Good luck with your revision, LA!

  5. Great interview and I look forward to reading 'Attachments'. I'm particularly impressed with how Rainbow has been able to make the leap from journalism to fiction. While I appreciate how a background in journalism might help with novel writing, I appreciate too how it might interfere, especially with literary fiction. The magic of memorable fiction for me is in the deep multi-layering of scenes and character and setting and story, something modern journalism seems to lack, isolating instead the one or two essential dry details while ignoring the 'costumes' that make it unique.

  6. Thanks, everybody!

    And thanks for inviting me to your blog, Erin. I agree with you -- you shouldn't change your book only to please an agent.

    When the first agent asked me to cut my book, I was hungry for editing, and his reasoning was rock solid. I was nodding along as I read his comments.

    When the second agent asked me to change the setting of my book from 1999 to a more timeless present, it felt really wrong to me. That agent gave me other great advice and feedback. But I just couldn't change the setting, and in the end, I was willing to walk back into the wilderness of no representation. (Which was terrifying, at the time.)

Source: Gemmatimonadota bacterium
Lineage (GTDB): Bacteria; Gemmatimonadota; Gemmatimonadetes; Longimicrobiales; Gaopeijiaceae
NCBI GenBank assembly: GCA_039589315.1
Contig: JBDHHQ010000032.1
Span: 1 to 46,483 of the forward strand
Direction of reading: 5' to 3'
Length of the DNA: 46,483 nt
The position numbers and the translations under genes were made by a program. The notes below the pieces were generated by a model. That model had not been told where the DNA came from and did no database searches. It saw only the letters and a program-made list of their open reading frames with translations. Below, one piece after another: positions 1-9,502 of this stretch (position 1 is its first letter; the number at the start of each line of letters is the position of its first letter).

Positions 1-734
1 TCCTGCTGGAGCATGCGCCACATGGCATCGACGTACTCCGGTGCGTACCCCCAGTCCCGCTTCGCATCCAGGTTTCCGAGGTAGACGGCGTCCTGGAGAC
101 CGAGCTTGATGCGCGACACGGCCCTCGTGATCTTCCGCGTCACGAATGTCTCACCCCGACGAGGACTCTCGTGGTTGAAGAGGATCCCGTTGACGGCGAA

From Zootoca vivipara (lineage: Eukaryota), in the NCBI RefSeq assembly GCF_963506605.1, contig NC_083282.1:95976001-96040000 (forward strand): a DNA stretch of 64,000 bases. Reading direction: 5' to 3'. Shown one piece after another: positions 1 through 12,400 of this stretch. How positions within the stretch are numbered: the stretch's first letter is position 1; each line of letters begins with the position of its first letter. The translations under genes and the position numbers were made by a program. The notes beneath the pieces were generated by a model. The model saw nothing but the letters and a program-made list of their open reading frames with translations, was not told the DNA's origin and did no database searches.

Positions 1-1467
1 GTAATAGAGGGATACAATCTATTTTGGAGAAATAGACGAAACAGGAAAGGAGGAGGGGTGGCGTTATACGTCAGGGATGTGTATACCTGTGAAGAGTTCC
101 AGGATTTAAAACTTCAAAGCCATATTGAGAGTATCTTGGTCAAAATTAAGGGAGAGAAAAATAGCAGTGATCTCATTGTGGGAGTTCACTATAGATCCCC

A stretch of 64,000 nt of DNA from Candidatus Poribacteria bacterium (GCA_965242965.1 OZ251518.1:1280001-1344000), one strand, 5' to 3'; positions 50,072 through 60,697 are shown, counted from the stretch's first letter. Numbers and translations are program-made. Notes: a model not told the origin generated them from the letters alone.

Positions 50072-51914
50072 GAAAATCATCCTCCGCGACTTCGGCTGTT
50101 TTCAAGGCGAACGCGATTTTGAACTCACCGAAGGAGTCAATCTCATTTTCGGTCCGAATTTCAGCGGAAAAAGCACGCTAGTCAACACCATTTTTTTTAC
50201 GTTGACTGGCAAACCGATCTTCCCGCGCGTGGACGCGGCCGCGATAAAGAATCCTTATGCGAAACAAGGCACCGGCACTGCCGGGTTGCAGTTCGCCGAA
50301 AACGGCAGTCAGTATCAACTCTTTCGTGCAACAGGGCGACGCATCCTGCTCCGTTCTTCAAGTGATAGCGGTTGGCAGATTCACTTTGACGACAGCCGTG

7. Thanks Cathy, for your response. Would love to know what you suggest I read next. I need a good recommendation.

    Rainbow, thank you! I'm glad you had the courage to follow your gut and creative direction.

    Writers, yes, many agents have degrees in literature, English, creative writing, etc., and others don't. Most of them, the good ones, give the best editorial direction to writers who need it based on what they feel would make the novel solid, first and what's marketable, second. Ideally, at least. But agents make mistakes and overstep their "creative industry authority" from time to time and are just wrong. That's fine, we all make mistakes. If you can't come to agree on elements of your work that are important to you with your agent, it's better to not be represented at all and go back to developing the book you DO want to write. Like I said, good agents will work with you on this.